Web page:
Grace Wei

Grace is a PhD candidate at the University of Sydney, Brain and Mind Centre. Grace completed her Bachelor’s degree in Psychology and Neuroscience (Honours Class 1) in 2018 at the University of New South Wales. Since then, she has been involved in several projects as a research assistant with the FRONTIER group, investigating the neural mechanisms of social and behavioural disturbances in dementia syndromes, and financial capability in ageing and dementia.

Her current research focuses on social cognition and behaviour, with an aim to develop interventions to improve the quality of life of individuals living with dementia and their families.

Forefront Group: FRONTIER Research Group


A/Prof Fiona Kumfor, Prof Olivier Piguet, Prof Kirrie Ballard


  • Social cognition
  • Behavioural interventions

Affiliate Organisations:

Brain and Mind Centre, The University of Sydney School of Psychology, The University of Sydney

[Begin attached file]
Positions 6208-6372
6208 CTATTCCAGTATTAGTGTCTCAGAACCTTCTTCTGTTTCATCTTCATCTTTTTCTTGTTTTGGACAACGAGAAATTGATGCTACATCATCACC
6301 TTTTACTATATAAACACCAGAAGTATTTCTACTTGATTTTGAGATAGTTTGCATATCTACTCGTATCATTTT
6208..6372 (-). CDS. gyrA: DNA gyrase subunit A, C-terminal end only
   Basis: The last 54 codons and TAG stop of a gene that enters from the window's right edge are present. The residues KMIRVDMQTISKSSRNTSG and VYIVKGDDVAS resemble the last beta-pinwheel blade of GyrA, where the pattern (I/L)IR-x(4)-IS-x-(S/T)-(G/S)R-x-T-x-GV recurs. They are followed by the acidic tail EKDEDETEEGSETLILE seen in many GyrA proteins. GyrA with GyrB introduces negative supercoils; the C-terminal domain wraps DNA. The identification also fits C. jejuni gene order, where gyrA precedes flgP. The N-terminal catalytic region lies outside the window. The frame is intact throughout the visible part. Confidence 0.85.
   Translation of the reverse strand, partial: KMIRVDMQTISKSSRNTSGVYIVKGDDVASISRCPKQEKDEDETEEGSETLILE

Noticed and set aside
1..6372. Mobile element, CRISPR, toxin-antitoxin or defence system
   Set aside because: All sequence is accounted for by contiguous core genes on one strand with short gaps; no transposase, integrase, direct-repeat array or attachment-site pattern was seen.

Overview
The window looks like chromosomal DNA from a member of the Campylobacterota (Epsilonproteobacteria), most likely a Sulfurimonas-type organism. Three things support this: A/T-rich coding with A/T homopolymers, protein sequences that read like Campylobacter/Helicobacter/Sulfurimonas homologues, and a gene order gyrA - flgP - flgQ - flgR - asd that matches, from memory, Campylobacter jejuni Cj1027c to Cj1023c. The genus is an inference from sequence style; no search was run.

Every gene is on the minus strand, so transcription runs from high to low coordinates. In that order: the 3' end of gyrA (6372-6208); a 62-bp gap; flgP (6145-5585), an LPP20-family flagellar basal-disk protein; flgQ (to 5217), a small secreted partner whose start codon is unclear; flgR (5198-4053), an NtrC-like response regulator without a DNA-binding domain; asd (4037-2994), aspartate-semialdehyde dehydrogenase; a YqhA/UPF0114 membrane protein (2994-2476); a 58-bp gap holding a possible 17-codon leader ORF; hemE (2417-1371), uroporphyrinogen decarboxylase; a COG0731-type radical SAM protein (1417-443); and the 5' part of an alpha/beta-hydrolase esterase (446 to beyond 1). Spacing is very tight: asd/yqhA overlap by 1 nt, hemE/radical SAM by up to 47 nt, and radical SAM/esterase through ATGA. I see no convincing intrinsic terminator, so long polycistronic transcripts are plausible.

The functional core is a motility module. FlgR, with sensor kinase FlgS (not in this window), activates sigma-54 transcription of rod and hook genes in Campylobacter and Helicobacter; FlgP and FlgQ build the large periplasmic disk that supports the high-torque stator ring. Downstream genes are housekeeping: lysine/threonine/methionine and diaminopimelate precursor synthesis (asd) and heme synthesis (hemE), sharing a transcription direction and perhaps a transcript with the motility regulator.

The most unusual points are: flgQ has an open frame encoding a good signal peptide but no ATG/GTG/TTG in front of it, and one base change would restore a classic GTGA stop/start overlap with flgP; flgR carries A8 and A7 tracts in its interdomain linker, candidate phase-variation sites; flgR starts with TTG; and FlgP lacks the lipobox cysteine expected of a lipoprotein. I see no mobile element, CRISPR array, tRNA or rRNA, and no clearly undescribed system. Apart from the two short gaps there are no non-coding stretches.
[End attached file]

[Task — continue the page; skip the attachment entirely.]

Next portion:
Neurodegeneration of interest:


Neurorehabilitation and Interventions for Social Cognition in Frontotemporal Dementia (2020-2023)

Disease area:

FTD, AD, Dementia

Research Project Description

Social cognition refers to the mental processes that guide the interpretation of social information and successful navigation of social interactions. These processes are fundamental to the way in which we perceive and interact with the world around us. Frontotemporal dementia (FTD) is an umbrella term encompassing three neurodegenerative syndromes that affect the frontal and temporal lobes of the brain.

Of relevance here, impairments in social cognition have been reported across each of these syndromes. Social cognitive impairments are critical predictors of quality of life and functional outcomes and are particularly challenging for carers. To date, few targeted interventions for social cognition have been evaluated in FTD, missing crucial opportunities for improved immediate outcomes for those currently living with these syndromes. This research aims to identify rehabilitation targets and develop effective interventions to improve social cognition in FTD. Appropriate post-diagnostic support can change the trajectory of the carer experience and importantly, help those living with FTD to live well and lead full and engaged lives.